"Glue has certain toxic substances in it, and in this particular case, his abuse of the glue damaged certain parts of his brain that was intimately involved in his actions and affected his capacity to inhibit his impulses, and also led to a mental state that essentially caused him to be sort of out of touch with reality during the time when the crime was committed." During the capital case, remembers Heilbronner, the prosecution withdrew the death penalty but sentenced the individual to a life term.

     Lawn care employee David Garabedian wasn't so lucky. Back in 1986 Garabedian was charged in the strangling of customer Eileen Muldoon. The defense claimed Garabedian's violent behavior had been the result of involuntary chemical intoxication brought on by contact with lawn care chemicals used in his job.

     Dr. David Bear, the Vanderbuilt Medical School physician who looked into David's case, went on to say the chemicals in their undiluted form caused physical and mental changes in David's body, poisoning the enzyme that clears away acetylcholine in the hypothalamus thus inhibiting Garabedian's aggression-control and accounting for his overwhelming rage. The case was recently reopened for trial; however, the poisoning plea was rejected by jurors and in February 2009 Garabedian was convicted of first-degree murder.

     In our vast synthetic-laden society, chemicals are increasingly being studied for their impact on the brain and behavior. The Learning Disabilities Association of Canada cites lead and immoderate alcohol use as being among the environmental agents that can cause aggression and impulsivity during infancy or even presenting later in life.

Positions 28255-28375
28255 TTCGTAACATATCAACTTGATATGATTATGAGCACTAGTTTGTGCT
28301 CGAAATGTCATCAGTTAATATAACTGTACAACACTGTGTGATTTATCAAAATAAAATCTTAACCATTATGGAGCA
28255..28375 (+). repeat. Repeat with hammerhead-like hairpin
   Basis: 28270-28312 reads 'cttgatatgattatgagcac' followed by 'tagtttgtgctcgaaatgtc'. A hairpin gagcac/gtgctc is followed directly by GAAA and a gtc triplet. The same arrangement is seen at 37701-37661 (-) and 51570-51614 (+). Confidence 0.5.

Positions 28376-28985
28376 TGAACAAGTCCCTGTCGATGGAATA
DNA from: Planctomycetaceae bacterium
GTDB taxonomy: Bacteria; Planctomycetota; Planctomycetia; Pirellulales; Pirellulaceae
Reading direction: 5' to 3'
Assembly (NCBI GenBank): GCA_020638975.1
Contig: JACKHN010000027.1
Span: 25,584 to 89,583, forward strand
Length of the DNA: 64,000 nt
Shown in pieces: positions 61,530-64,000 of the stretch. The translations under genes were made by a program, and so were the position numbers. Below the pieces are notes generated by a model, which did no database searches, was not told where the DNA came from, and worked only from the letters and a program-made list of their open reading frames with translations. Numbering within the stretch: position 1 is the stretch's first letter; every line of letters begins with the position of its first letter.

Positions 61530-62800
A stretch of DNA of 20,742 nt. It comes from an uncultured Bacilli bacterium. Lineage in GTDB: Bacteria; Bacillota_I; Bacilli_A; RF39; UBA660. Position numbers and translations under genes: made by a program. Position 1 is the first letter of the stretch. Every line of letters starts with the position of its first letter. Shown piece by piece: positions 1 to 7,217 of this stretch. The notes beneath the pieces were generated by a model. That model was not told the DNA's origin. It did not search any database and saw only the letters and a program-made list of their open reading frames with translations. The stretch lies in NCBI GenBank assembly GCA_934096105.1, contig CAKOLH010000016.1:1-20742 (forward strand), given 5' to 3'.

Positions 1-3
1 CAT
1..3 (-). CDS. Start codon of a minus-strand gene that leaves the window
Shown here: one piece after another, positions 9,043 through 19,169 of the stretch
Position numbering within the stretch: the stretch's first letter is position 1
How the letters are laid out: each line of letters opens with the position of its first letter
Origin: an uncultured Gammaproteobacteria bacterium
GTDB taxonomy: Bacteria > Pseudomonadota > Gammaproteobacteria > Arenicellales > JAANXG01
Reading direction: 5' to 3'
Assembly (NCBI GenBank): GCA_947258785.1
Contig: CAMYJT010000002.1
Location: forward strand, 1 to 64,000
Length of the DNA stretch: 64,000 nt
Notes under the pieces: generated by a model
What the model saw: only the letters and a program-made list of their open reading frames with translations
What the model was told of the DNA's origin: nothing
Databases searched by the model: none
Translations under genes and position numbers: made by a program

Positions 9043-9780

High levels of copper and zinc are also being linked to learning disabilities and aggression. In a study titled "Elevated blood copper/zinc ratios in assaultive young males" performed by the Health Research Institute in Naperville, Illinois, researchers found that the copper to zinc ratio was higher in subjects with a history of aggravated assaults and lower in those with a history of verbal assaults. It went on to suggest that "chemical imbalances in the body could be as important an influence as poverty, abuse and other environmental factors traditionally accepted as the predominant cause of deviant behavior."